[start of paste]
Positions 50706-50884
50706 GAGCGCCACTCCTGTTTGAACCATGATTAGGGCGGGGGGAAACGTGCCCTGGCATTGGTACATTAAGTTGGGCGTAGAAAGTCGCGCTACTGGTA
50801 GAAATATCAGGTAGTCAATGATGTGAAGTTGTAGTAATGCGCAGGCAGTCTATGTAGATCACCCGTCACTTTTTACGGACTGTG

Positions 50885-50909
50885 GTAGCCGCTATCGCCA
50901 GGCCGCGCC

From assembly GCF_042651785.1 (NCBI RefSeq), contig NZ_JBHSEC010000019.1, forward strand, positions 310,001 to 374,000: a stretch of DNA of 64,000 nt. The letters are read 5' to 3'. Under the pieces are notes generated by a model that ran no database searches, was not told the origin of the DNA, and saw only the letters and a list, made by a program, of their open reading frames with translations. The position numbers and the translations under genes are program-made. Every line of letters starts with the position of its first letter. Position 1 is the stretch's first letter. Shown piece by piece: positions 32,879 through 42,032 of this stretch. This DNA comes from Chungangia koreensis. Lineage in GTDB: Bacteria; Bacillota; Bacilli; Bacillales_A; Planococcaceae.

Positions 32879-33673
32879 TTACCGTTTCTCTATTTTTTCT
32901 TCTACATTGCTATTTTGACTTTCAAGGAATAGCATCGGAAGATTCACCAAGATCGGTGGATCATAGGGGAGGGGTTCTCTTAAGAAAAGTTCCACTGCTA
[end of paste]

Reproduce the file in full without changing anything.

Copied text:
Positions 50706-50884
50706 GAGCGCCACTCCTGTTTGAACCATGATTAGGGCGGGGGGAAACGTGCCCTGGCATTGGTACATTAAGTTGGGCGTAGAAAGTCGCGCTACTGGTA
50801 GAAATATCAGGTAGTCAATGATGTGAAGTTGTAGTAATGCGCAGGCAGTCTATGTAGATCACCCGTCACTTTTTACGGACTGTG

Positions 50885-50909
50885 GTAGCCGCTATCGCCA
50901 GGCCGCGCC

From assembly GCF_042651785.1 (NCBI RefSeq), contig NZ_JBHSEC010000019.1, forward strand, positions 310,001 to 374,000: a stretch of DNA of 64,000 nt. The letters are read 5' to 3'. Under the pieces are notes generated by a model that ran no database searches, was not told the origin of the DNA, and saw only the letters and a list, made by a program, of their open reading frames with translations. The position numbers and the translations under genes are program-made. Every line of letters starts with the position of its first letter. Position 1 is the stretch's first letter. Shown piece by piece: positions 32,879 through 42,032 of this stretch. This DNA comes from Chungangia koreensis. Lineage in GTDB: Bacteria; Bacillota; Bacilli; Bacillales_A; Planococcaceae.

Positions 32879-33673
32879 TTACCGTTTCTCTATTTTTTCT
32901 TCTACATTGCTATTTTGACTTTCAAGGAATAGCATCGGAAGATTCACCAAGATCGGTGGATCATAGGGGAGGGGTTCTCTTAAGAAAAGTTCCACTGCTA